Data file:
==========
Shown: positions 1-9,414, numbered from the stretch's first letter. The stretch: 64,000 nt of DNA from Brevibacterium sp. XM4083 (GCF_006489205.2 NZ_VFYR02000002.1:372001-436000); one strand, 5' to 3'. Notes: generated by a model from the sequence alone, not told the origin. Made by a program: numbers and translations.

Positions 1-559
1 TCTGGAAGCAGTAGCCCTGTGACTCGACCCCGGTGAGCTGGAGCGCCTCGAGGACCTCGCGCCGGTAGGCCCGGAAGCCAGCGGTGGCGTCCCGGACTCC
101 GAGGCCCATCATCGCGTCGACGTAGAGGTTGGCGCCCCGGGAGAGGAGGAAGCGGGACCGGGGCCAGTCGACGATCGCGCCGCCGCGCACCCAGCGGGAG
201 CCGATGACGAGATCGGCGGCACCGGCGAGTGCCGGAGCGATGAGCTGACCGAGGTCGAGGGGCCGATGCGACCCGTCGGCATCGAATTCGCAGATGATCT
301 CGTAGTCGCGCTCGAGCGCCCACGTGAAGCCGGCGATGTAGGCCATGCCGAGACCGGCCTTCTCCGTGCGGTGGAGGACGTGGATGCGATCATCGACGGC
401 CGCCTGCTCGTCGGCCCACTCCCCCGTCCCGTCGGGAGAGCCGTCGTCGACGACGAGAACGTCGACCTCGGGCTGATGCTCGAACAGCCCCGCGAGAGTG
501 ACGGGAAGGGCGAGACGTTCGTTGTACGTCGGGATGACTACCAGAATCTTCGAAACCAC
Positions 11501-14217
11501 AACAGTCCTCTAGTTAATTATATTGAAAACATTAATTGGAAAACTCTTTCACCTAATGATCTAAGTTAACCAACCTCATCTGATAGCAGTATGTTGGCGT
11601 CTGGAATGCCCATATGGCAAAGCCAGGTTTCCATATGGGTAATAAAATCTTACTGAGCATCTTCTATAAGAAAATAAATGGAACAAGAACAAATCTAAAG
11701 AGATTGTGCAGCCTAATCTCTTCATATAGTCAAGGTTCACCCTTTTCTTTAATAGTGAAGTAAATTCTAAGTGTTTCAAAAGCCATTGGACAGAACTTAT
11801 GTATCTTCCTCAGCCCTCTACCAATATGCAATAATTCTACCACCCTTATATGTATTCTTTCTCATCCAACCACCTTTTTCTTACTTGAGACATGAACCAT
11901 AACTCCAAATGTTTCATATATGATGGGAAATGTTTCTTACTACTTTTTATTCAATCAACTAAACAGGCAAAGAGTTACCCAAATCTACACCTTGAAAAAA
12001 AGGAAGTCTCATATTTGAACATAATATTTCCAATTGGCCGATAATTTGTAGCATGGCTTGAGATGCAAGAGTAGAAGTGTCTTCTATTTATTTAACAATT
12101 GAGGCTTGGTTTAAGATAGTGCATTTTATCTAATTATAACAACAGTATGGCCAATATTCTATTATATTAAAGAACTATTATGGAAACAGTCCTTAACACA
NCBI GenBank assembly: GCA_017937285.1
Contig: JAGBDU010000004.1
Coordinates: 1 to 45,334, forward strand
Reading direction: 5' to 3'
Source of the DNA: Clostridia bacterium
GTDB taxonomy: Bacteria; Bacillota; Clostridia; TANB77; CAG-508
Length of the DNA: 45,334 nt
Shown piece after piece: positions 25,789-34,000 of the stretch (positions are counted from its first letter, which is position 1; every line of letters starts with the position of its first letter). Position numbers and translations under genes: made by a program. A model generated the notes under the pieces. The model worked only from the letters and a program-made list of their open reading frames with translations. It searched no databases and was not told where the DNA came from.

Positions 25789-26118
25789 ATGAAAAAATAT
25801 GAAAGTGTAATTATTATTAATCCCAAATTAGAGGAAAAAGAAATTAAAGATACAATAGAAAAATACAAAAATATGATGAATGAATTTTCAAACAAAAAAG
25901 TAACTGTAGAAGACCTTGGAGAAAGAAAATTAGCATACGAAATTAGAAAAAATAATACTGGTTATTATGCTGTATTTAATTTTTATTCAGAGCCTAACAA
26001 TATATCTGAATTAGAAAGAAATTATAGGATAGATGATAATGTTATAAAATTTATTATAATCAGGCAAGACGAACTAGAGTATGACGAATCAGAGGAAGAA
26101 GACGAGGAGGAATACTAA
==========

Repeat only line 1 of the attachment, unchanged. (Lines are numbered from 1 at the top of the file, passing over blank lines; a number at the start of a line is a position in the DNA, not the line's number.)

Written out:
Shown: positions 1-9,414, numbered from the stretch's first letter. The stretch: 64,000 nt of DNA from Brevibacterium sp. XM4083 (GCF_006489205.2 NZ_VFYR02000002.1:372001-436000); one strand, 5' to 3'. Notes: generated by a model from the sequence alone, not told the origin. Made by a program: numbers and translations.